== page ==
GO

In this example, we use the Primary Key StoreID as our row identifier, because it is guaranteed to be unique.

Pro tip: Write the WHERE clause before you write the rest of DELETE statement. It is incredibly easy to accidentally delete every single row in a table.

If that happens, and it’s a production environment, we will have to open up the Run Book to figure out how to restore from a backup.

Remember, the purpose of a WHERE clause is to restrict the data modification using a filter or limit.

DELETE without a WHERE clause

This is an exercise for the reader, with the complete understanding that unless we have a full backup of our demo database, we should never run a DELETE on a table without a WHERE clause.

To run a DELETE without a WHERE clause, simply delete the WHERE condition from the above statement, keeping in mind that the entire table will be emptied out, with no way to go back.

The Final Results

If you’re following along in SQL Server Management Studio, we can run the DELETE statement like so:

DELETE FROM [dbo].[Stores]
WHERE [StoreID] = 2;
GO

Once we have executed the statement (using F5 on the keyboard, or clicking the Execute button in the toolbar), we see a message in the Messages pane:

(1 row(s) affected)

Using our familiar SELECT, we will see the new result set, containing only one row, because the West Edmonton Mall row has been erased from existence:

Congratulations! We have deleted a row from our table, and a SELECT query proved that it was deleted.

Next time, we will find out why a test environment is so important (which was hinted at by the warnings about our WHERE clause). Stay tuned.

Look me up on Twitter if you want to ask any questions about this series, at @bornsql.

How to write an UPDATE query

My First UPDATE Statement

Last week we covered how to put information into a table using an INSERT statement.

This week we will learn how to make changes to data that is already in a table using an UPDATE statement. We are also going to learn all about why the WHERE clause is so important.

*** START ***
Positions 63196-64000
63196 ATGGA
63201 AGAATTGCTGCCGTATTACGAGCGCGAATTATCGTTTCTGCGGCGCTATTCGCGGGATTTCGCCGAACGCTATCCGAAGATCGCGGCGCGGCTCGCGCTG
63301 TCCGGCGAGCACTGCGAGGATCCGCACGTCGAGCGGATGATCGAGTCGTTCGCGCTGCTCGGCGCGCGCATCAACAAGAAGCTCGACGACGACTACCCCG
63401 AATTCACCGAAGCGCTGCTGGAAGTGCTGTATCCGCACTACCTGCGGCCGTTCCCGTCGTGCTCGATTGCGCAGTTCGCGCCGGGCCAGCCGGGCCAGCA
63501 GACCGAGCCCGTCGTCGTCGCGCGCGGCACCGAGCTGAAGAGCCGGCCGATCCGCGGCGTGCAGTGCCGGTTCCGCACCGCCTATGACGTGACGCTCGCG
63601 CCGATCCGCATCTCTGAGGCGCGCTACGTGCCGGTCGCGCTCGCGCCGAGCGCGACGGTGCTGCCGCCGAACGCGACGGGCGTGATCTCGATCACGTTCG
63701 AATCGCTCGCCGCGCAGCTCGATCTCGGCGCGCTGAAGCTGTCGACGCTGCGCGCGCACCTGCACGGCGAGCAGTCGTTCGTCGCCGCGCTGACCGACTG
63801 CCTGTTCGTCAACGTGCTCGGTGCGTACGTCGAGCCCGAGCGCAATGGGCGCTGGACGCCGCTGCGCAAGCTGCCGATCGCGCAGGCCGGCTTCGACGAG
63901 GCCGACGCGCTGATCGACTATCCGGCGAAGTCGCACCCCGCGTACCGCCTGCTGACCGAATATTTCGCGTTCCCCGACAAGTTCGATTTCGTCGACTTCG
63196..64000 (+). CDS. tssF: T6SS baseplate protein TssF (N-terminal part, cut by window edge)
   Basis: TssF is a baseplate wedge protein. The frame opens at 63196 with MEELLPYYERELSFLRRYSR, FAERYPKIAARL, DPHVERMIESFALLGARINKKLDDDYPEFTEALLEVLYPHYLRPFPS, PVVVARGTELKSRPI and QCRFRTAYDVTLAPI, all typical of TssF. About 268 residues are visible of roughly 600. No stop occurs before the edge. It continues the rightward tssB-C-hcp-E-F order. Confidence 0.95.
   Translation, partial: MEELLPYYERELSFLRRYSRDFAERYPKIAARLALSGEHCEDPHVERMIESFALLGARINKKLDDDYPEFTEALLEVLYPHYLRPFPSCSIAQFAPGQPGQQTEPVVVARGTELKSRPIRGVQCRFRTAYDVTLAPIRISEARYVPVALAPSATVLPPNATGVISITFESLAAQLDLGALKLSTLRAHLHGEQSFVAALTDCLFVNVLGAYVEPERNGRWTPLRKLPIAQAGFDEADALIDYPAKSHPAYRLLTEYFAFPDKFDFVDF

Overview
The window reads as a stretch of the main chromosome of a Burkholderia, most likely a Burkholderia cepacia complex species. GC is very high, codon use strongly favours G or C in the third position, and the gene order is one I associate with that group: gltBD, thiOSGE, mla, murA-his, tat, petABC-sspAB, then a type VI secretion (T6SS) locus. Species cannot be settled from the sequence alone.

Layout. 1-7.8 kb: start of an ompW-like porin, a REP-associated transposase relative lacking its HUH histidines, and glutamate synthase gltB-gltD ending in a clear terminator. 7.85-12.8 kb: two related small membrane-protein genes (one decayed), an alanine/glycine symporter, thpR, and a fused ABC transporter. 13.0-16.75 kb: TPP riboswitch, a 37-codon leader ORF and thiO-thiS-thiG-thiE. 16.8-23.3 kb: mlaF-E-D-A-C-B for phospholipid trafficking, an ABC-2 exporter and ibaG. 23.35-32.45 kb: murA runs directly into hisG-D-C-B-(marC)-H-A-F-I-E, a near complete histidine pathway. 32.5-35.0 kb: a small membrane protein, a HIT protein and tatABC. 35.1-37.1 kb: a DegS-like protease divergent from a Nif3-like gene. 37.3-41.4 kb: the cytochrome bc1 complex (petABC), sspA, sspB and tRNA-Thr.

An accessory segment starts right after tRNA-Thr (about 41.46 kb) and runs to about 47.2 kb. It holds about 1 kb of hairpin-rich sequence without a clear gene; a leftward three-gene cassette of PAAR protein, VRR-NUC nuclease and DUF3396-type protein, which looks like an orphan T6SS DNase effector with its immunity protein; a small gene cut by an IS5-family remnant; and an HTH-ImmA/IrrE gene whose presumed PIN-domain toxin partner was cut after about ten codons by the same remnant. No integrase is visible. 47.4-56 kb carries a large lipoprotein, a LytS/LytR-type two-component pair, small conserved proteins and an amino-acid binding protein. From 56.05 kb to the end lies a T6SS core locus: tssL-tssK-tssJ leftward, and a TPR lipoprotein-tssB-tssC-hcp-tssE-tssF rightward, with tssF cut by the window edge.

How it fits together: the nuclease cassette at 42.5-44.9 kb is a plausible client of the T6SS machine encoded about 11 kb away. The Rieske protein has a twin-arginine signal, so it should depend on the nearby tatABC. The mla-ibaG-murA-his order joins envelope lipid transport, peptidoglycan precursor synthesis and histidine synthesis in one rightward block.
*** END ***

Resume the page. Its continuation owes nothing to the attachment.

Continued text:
UPDATE

Updating information stored in a database can be as simple as identifying which column to update and specifying the new data to write in that column:

UPDATE [dbo].[Stores]
SET [StoreName] = N'West Edmonton Mall';
GO

The problem with this particular UPDATE statement, though, is that it will update every row, when we may only want to change one record. That’s why we need to add WHERE. The purpose of a WHERE clause is to restrict the data modification using a filter or limit.

The WHERE clause

In ANSI SQL (remember, ANSI is the standards organisation that defines how SQL works with different database platforms), a WHERE clause goes somewhere near the end of a query, to filter or limit the data being affected.

The WHERE keyword can be used on all four basic data manipulation queries: SELECT, INSERT, UPDATE and DELETE. The reason we’re only learning about it today, is that it is a critical part of the UPDATE and DELETE statements.

Limiting the damage

An UPDATE statement without a WHERE condition, or clause, will update the entire table.

Consider these two examples, and imagine what is happening in the table:

-- Without a WHERE clause
UPDATE [dbo].[Stores]
SET [StoreName] = N'West Edmonton Mall';
GO

-- With a WHERE clause
UPDATE [dbo].[Stores]
SET [StoreName] = N'West Edmonton Mall'
WHERE [StoreID] = 2;
GO;

In the first example, every single row in our table will now have ‘West Edmonton Mall’ for the store name. In the second example, only the row (or rows) that match the condition in the WHERE clause will be updated.